Debbie Howard of Senior Living Smart offers up her 15 years of marketing and sales experience in the senior living space to bring you the latest in assisted living dining trends.
The sushi and cappuccino set may not be on our doorstep today, but more choice and personalization of the dining experience is at the forefront of operators, investors, architects and designers’ radar. According to ‚ÄúThe Big Boom Theory: What The Boomer Consumer Wants,‚Äù a focus group of future prospects revealed that two of the top 12 features desired in a senior community setting related to the dining experience.¬† Multiple dining venues was identified as the second most requested feature and having a pub/bar onsite was also specifically identified.
Trends in New Dining Environments
‚ÄúThere are several trends we see in Assisted Living communities today that we did not see 5 to 10 years ago,” says Ula Zusman, owner of Kwalu. “Coffee shops and internet caf√©s are becoming an example of how high-end hospitality design can transcend to senior housing. We are seeing an increase in this for both the visitors and for the residents who have become more tech savvy. Bistros and delis are very popular. Many allow for all-day dining. Some even offer grab-and-go options where residents can walk in, choose a sandwich or salad and move on with the rest of their day.‚Äù
The Emergence of Dining Al Fresco
‚ÄúOutdoor dining options, in many states, are on the rise. The indoor-outdoor concept is gaining in popularity, as well. Research shows the impact of nature-themed art and the natural element cannot be underestimated with regards to its impact on resident or patient mood, their perception of pain and their overall well-being. Outdoor settings can have a calming effect, resulting in decreased blood pressure and lower stress levels,” says Zusman. ‚ÄúSelections of color palette, themes and fabrics are increasingly being based on the exterior landscape of the specific geographical location, such as mountains, deserts, woodlands, oceans and lakes. These, together with the views of nature, are becoming more common components as are indoor/outdoor rooms that combine elements of both.‚Äù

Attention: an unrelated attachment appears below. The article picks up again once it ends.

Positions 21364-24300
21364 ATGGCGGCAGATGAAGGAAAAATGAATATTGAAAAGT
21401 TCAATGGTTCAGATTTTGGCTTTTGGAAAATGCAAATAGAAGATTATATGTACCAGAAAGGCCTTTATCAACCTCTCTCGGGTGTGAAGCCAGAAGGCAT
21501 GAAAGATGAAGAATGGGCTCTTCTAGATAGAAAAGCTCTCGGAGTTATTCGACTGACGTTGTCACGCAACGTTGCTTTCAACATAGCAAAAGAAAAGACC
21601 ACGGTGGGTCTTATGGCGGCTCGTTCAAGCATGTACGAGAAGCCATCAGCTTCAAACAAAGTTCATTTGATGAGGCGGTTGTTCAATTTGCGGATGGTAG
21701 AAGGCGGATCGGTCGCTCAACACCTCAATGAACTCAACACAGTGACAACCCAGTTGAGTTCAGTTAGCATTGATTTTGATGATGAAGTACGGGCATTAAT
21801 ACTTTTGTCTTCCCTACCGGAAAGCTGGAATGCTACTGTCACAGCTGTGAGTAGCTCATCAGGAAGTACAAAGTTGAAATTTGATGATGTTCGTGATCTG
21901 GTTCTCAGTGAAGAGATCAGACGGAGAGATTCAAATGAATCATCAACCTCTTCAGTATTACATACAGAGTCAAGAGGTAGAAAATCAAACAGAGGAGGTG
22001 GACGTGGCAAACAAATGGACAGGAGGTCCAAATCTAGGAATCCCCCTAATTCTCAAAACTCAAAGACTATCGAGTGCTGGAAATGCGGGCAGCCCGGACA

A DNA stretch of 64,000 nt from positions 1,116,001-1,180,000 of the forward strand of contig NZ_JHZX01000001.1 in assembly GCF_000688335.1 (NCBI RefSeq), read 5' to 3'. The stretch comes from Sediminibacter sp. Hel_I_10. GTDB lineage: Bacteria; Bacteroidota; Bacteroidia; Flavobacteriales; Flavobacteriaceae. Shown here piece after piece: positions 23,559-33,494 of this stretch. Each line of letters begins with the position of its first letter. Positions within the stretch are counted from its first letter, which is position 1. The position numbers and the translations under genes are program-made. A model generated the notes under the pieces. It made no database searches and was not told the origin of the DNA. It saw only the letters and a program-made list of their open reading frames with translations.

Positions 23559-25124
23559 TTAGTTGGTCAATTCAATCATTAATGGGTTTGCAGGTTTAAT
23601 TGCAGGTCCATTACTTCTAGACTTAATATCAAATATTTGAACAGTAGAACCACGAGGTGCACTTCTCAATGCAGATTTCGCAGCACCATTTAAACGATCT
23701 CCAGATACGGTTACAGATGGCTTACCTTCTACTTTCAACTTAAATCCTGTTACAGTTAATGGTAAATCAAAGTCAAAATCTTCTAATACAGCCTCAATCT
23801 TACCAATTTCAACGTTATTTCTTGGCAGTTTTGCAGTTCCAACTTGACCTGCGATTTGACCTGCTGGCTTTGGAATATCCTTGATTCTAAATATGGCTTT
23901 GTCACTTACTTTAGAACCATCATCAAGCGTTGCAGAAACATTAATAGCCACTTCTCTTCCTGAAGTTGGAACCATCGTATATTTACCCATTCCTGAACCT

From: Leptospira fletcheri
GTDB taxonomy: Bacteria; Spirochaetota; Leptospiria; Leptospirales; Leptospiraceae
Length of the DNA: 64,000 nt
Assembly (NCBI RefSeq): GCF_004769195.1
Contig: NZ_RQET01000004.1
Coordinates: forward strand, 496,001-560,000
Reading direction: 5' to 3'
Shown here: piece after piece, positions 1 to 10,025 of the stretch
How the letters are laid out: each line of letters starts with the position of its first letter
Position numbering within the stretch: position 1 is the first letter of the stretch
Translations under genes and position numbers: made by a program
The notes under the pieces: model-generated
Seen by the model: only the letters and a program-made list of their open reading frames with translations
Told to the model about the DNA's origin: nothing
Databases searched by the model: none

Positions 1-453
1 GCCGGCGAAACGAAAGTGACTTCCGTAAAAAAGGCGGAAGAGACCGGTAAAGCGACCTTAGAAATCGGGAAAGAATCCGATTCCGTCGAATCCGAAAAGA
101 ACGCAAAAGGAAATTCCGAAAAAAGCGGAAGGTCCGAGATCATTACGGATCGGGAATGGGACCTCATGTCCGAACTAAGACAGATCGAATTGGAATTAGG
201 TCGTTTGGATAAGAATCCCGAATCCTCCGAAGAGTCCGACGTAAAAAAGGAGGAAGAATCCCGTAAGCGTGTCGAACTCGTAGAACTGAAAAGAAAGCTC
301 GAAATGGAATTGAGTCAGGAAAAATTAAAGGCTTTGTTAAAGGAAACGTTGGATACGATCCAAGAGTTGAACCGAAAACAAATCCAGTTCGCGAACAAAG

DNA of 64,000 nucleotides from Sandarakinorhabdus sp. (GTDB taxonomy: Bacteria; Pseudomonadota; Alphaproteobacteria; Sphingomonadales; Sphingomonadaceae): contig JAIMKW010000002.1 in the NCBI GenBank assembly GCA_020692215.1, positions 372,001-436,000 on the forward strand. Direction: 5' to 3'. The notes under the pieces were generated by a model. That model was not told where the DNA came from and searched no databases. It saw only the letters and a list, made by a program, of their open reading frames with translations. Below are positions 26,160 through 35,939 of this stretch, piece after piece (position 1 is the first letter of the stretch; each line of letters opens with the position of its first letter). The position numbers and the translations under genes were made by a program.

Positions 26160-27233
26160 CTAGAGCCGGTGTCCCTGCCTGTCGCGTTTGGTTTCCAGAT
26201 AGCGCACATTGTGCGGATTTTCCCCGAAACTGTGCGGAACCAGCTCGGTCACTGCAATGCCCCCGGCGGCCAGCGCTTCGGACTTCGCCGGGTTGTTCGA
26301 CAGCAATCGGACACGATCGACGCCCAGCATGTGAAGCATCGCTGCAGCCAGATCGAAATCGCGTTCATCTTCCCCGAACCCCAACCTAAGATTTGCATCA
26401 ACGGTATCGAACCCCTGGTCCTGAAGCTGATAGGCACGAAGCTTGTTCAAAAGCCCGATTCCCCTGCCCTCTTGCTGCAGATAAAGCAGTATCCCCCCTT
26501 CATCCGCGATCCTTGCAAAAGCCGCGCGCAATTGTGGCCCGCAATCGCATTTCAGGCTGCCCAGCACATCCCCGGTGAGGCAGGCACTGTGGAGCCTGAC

Let the Sun Shine In
‚ÄúIf there are awnings to reduce glare, natural light is a welcome addition to any dining or common area,” says Zusman. “There is a strong move away from heavy window treatments in these areas, unless it is needed for sound absorption. The improved lighting is associated with an improved calorific intake and the decrease in a need for supplements. It‚Äôs also been linked to an increase in sociability, better sleep habits and a better quality of life for the residents.”
ROI of Investing in Reinventing the Dining Experience
Dining innovation is of great interest to capital providers as well, according to Aaron D‚ÄôCosta, Director of Senior Living Acquisitions for Virtus Real Estate Capital.¬† “As a capital provider with an operational focus, the resident dining experience is an area of great interest to us. Whether it’s offering caf√©s¬†as fast casual dining venues,¬†offering open seating instead of the rigid two-seating meal schedule, or even offering¬†dignity through more appealing presentations of mechanically soft foods, we look at how our operating partners are adapting the dining experience to changing consumer expectations.”
Following Other Industries
The cruise and hotel industry has faced similar consumer demand years ago and adjusted their approach to remain relevant. Just as formal diners with assigned seating is a thing of the past in the cruise industry, gathering residents three times a day in the same dining venue with assigned seating and cycle menus will not remain relevant for long.
For more insights into dining trends, watch the recent webinar from Senior Living SMART.
What innovative ways is your community enhancing residents’ dining experiences? Please share in the comments below.¬†
About the Author
Deborah Howard¬†has more than 20 years of experience in sales and marketing with the last 15 years dedicated to the senior living industry. Working through the ranks from community level sales, to a regional director, a divisional vice president and most recently a national vice president with the fifth largest senior living company in the United States has given her a unique perspective and skill set. Having worked in both the privately held and publicly owned arenas, Deborah has come to believe that the best interests of the residents are served by the responsive, high-touch accessibility best provided by independent operators of all sizes.